Ethical Theory and Moral Practice

, Volume 21, Issue 5, pp 1119–1133 | Cite as

The Duty to Work

  • Michael CholbiEmail author


Most advanced industrial societies are ‘work-centered,’ according high value and prestige to work. Indeed, belief in an interpersonal moral duty to work is encoded in both popular attitudes toward work and in policies such as ‘workfare’. Here I argue that despite the intuitive appeal of reciprocity or fair play as the moral basis for a duty to work, the vast majority of individuals in advanced industrialized societies have no such duty to work. For current economic conditions, labor markets, and government policies entail that the conditions for a reciprocity-based argument to apply to most workers are not usually met. More specifically, many workers fail to provide valuable goods through working or their working does not result in net social benefit. Concurrently, many workers do not receive adequate benefits from working in that they neither have their basic needs met or do not even enjoy an improvement in welfare thanks to working. Hence, workers neither provide nor receive the benefits needed for a reciprocity-based duty to work to apply to them. Furthermore, these conditions are conditions over which workers themselves have very little control. Most workers therefore could not fulfill their ostensible duty to work even if they made conscientious efforts to do so. In most cases, a person who fails to work morally wrongs no one, and in the case of any particular individual or worker, the defeasible presumption ought to be that she has no duty to work.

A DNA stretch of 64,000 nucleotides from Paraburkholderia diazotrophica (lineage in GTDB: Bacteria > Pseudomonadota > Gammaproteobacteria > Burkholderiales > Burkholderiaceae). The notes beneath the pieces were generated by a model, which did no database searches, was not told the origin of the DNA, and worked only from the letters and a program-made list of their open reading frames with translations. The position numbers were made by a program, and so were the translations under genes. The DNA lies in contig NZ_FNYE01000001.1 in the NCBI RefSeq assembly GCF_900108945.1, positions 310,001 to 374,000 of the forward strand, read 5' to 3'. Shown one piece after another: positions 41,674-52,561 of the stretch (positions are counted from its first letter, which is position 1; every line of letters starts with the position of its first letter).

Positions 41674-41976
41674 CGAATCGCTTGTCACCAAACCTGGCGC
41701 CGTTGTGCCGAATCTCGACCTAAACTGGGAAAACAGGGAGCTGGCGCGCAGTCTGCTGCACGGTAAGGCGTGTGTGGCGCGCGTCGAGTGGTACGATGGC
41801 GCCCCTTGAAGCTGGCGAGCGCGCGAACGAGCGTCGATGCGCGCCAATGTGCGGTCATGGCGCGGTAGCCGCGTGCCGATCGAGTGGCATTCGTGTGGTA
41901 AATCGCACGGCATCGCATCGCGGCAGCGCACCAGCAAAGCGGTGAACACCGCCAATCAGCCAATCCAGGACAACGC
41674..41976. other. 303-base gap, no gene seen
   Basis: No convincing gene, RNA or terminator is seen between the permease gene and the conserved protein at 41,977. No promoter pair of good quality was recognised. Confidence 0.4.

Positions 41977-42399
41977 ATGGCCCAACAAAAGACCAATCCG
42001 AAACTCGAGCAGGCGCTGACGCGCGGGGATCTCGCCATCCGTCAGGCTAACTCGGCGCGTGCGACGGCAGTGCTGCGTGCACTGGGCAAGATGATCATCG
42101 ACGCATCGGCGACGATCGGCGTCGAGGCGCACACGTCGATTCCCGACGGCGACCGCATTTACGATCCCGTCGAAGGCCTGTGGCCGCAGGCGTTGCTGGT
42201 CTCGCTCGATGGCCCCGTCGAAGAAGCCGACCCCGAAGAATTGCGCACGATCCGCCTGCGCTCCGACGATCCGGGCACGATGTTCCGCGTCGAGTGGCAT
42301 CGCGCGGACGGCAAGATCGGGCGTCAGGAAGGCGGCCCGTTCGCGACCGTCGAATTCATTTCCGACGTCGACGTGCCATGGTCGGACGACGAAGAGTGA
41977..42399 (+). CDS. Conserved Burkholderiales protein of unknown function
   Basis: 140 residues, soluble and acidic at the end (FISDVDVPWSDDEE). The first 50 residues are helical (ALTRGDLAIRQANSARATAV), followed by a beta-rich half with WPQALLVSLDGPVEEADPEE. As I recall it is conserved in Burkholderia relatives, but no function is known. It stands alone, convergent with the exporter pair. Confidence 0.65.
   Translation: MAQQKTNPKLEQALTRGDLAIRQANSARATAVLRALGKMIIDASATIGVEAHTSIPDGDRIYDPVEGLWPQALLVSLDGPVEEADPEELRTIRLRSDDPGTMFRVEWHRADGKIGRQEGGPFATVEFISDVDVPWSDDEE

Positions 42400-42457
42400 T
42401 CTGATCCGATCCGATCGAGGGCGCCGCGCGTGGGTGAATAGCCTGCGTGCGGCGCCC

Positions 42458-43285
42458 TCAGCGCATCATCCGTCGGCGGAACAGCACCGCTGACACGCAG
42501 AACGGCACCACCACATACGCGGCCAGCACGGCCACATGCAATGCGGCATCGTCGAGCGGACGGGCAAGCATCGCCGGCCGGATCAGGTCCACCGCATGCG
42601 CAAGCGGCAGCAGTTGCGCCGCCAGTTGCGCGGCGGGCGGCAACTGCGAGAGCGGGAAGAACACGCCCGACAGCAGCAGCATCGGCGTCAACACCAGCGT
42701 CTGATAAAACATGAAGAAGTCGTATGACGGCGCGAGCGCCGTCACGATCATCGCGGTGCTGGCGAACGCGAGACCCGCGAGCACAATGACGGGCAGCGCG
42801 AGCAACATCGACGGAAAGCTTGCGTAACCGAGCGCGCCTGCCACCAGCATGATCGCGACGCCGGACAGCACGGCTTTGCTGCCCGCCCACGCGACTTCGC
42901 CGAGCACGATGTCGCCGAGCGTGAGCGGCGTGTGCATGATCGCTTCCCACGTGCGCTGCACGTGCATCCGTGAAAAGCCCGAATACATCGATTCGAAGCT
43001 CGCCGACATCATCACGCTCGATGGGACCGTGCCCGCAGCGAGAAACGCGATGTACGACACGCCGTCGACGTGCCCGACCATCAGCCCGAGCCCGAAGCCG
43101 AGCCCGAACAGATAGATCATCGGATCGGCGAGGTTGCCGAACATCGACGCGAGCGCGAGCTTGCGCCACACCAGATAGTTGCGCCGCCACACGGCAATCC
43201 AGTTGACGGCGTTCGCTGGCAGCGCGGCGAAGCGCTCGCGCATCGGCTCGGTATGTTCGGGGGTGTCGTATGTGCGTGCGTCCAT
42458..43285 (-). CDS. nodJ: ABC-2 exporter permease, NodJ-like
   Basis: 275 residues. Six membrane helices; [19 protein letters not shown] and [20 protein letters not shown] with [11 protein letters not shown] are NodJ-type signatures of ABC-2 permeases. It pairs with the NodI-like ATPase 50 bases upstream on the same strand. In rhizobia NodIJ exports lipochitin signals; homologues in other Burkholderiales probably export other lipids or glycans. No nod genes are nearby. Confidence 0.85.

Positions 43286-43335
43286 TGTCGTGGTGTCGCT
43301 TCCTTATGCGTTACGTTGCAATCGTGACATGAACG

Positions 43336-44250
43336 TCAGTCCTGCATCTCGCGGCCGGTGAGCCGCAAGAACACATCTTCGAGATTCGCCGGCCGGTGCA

Work Reciprocity Fair play 


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Copyright information

© Springer Nature B.V. 2018

Authors and Affiliations

  1. 1.California State Polytechnic University, PomonaPomonaUSA

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